> epoxy/sealer with good UV protective paint and maybe a layer of glass
          > cloth, that should do the job of keeping out the moisture.
          >
          > The further south you boat and the more humid the weather the more the
          > warmth and moisture play into the equation. The more protection the wood
          > requires. The opposite extreme is in the high Arctic where untreated
          > wood lasts for hundreds of years as the baddies can't survive or at
          > least go dormant most of the time.
          >
          > Two other changes have been made over the years that leave wood more
          > susceptible to decay. Paints and glues are not as poisonous to microbes
          > and molds as they used to be and of course water-based products are not
          > as dangerous to them as high VOC and petroleum based products we used to
          > be able to apply.
          >
          > Seems ironic that as we try to protect the forests we can't protect the
          > wood products that we make from them as well as we could. But as
          > mentioned many times - one product - MDO - comes to your door already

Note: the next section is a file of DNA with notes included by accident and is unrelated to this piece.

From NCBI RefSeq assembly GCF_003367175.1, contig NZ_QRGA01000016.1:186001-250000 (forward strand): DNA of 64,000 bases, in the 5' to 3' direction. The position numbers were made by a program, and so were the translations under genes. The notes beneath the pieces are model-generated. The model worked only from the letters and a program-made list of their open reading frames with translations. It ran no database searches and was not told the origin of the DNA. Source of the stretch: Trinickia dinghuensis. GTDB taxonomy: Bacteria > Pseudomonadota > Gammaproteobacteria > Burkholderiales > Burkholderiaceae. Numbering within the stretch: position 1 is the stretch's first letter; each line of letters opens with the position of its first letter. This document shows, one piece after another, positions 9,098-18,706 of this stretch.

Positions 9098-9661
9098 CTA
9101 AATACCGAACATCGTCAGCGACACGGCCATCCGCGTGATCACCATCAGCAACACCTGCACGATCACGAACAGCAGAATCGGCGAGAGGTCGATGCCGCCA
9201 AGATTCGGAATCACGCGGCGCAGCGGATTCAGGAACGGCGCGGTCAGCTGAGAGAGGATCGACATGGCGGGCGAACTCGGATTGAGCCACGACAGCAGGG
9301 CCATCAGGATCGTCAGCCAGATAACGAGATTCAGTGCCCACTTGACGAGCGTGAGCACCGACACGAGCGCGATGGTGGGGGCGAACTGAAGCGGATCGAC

> protected. But I expect that it is going the way of the Dodo before
          > long.
          >
          > Nels
          >
          > <br>--- In Michalak@yahoogroups.com, "Roger Padvorac" <roger@>
          > wrote:<br>><br>> Nels,<br>> I should have been more explicit about what
          > I found interesting in this article:<br>>
          >
          >
          > [Non-text portions of this message have been removed]
          >
        • Andres Espino
          Actually CPES penetrates really far up to 15 inches!  No Kidding!.  On the site they show how it penetrated far enough to salvage rotted logs in a log
          Message 4 of 12 , Feb 16, 2013
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            Actually CPES penetrates really far up to 15 inches!  No Kidding!.  On the site they show how it penetrated far enough to salvage rotted logs in a log home. 
            http://rotdoctor.com/test/penetration.html



            There is also a page about what it was used for to salvage really old wooden boats from rot.
            http://rotdoctor.com/boat/Bmain.html

            Andrew


            ________________________________
            From: Roger Padvorac <roger@...>
            To: Michalak@yahoogroups.com
            Sent: Friday, February 15, 2013 5:22 PM
            Subject: Re: [Michalak] CPES > Re:


             
            Nels,
            I should have been more explicit about what I found interesting in this article: